Jamaica Tourism Challenged by Violence

John Lynch, director of tourism and the chairman of the Jamaica Tourist Board, speaks about the recent violence in Kingston By: Mark Rogers
John Lynch, director of tourism and chairman of the Jamaica Tourist Board // © 2010 Jamaica Tourist Board
John Lynch, director of tourism and chairman of the Jamaica Tourist Board // © 2010 Jamaica Tourist Board

The Details

Jamaica Tourist Board

Last month, Jamaica was basking in the glow of a very successful Jamaica Product Exchange 2010 (JAPEX), with the island’s 2009 visitors arrivals figures showing 3.6 percent growth in a year when most islands were posting declines. JAPEX also gave Jamaica a chance to showcase impressive new tourism developments on the horizon, including a new convention center in Montego Bay, a new cruise ship harbor in Falmouth and a successful initiative to legalize casino gaming.

Unfortunately for Jamaica, news of deadly protests in West Kingston’s Tivoli Gardens caught the world’s attention. The core of the problem was a dispute between the U.S. and Jamaica over the extradition of gang kingpin Christopher “Dudus” Coke, who had been indicted on drug and gun charges in New York City. The Jamaican government refused to turn over Coke and questioned the legality of the wiretap evidence used against him; it didn’t help that Coke and Jamaica’s Prime Minister, Bruce Golding, were considered political allies. When Golding finally yielded to pressure and agreed to Coke’s extradition, violence exploded and police battled in the streets with Coke’s henchmen. Fatalities, as of press time, total 73 civilians and three security officers, and Coke remains uncaptured. Violent images of the conflict were broadcast around the world and will have an impact on Jamaica’s tourism prospects for 2010. Edmund Bartlett, Jamaica’s minister of tourism, told the Jamaica Observer that the country’s tourism sector could be in danger of losing up to $350 million this year due the unstable situation in Kingston.

Kingston, the island’s capital, lies on the southeastern coast of the island, while the major resort areas of Negril, Montego Bay, and Ocho Rios are located on the north shore. To put it further into perspective, Montego Bay is 112 miles from Kingston, which is a four-hour drive by car.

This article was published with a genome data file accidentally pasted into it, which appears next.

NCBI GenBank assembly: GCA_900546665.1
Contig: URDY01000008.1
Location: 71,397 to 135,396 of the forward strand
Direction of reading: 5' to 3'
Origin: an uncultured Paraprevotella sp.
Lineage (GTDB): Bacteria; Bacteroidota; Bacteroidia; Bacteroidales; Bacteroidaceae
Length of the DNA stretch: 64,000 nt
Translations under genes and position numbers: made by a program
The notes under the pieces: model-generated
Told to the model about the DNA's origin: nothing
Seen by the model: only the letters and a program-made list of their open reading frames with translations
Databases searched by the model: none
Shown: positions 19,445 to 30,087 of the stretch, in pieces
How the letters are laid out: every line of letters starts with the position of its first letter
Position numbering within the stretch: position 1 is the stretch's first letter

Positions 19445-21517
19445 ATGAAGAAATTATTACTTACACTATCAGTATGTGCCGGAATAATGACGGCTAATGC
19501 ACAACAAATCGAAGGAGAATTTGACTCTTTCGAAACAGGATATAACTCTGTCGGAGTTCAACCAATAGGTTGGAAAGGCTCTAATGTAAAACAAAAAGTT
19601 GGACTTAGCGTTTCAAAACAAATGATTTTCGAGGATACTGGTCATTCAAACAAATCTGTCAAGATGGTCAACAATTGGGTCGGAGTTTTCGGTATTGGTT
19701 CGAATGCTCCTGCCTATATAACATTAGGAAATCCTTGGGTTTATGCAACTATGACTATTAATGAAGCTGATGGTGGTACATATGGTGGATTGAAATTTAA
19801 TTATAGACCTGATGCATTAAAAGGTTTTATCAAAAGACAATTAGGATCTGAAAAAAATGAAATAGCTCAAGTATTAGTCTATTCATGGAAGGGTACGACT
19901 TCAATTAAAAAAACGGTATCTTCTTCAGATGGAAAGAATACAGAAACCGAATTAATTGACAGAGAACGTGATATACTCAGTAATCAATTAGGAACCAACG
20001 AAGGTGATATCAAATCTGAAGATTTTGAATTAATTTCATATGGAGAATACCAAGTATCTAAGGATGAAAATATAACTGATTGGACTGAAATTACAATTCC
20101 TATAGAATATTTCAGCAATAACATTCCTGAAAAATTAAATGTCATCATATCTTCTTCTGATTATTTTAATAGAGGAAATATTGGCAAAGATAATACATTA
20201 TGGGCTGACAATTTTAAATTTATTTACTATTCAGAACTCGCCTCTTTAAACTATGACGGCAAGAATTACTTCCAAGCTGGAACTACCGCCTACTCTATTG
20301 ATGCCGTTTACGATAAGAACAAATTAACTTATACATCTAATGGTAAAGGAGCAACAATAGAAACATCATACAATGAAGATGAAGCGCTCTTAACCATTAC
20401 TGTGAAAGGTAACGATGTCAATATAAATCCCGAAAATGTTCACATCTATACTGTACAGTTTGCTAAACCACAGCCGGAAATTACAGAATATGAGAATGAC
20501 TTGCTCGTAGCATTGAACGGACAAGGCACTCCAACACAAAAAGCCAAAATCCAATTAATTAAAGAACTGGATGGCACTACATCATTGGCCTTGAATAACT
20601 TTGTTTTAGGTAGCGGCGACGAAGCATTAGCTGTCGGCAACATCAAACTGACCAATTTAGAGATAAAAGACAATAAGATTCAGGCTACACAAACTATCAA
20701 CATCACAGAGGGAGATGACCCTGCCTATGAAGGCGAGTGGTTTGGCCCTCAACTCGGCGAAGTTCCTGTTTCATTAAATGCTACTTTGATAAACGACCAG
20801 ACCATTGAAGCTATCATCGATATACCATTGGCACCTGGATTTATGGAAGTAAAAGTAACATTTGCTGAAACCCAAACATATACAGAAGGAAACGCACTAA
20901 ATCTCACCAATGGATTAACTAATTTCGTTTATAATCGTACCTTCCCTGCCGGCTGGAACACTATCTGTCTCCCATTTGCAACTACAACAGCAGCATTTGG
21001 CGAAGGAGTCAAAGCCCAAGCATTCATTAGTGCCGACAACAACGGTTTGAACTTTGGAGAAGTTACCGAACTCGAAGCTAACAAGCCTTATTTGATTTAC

TravelAge West recently spoke with John Lynch, director of tourism and chairman, Jamaica Tourist Board (JTB), about the challenges facing the island.

“It’s not all of Jamaica that is burning,” said Lynch. “Air Jamaica canceled a couple of flights, and British Airways routed one of its flights from Kingston to Montego Bay. Kingston had a few groups cancel. But, we’ll eventually get back up-to-speed.”

Referring to the resorts on the north coast of the island, Lynch said, “You have a lot of happy people here.”

In a bid to spread the word that Jamaica is safe, the JTB will embark on a $10 million dollar advertising blitz. Lynch, however, acknowledged that this effort alone is not enough.

“Word of mouth is still the best form of advertising,” said Lynch. “I’ve been talking with the airlines — since we want to bring a lot of travel agents down to see the situation for themselves — and the planes are full. We’re having difficulty finding seats in June.”

Travel agents interested in seeing the situation firsthand should keep an ear out for updates about upcoming JTB fams to the island.

“People who sell Jamaica know Jamaica — we depend on travel agents,” said Lynch.

Travel agents can expect to see a slew of value-added offers from resorts and suppliers, such as free nights and free golf and spa visits.

“Hoteliers are going to get real creative,” said Lynch. “There are going to be lots of special packages and promotions.”

When asked if he had a final word for travel agents, Lynch responded, “Jamaica is alive and well — we’re still kicking.”

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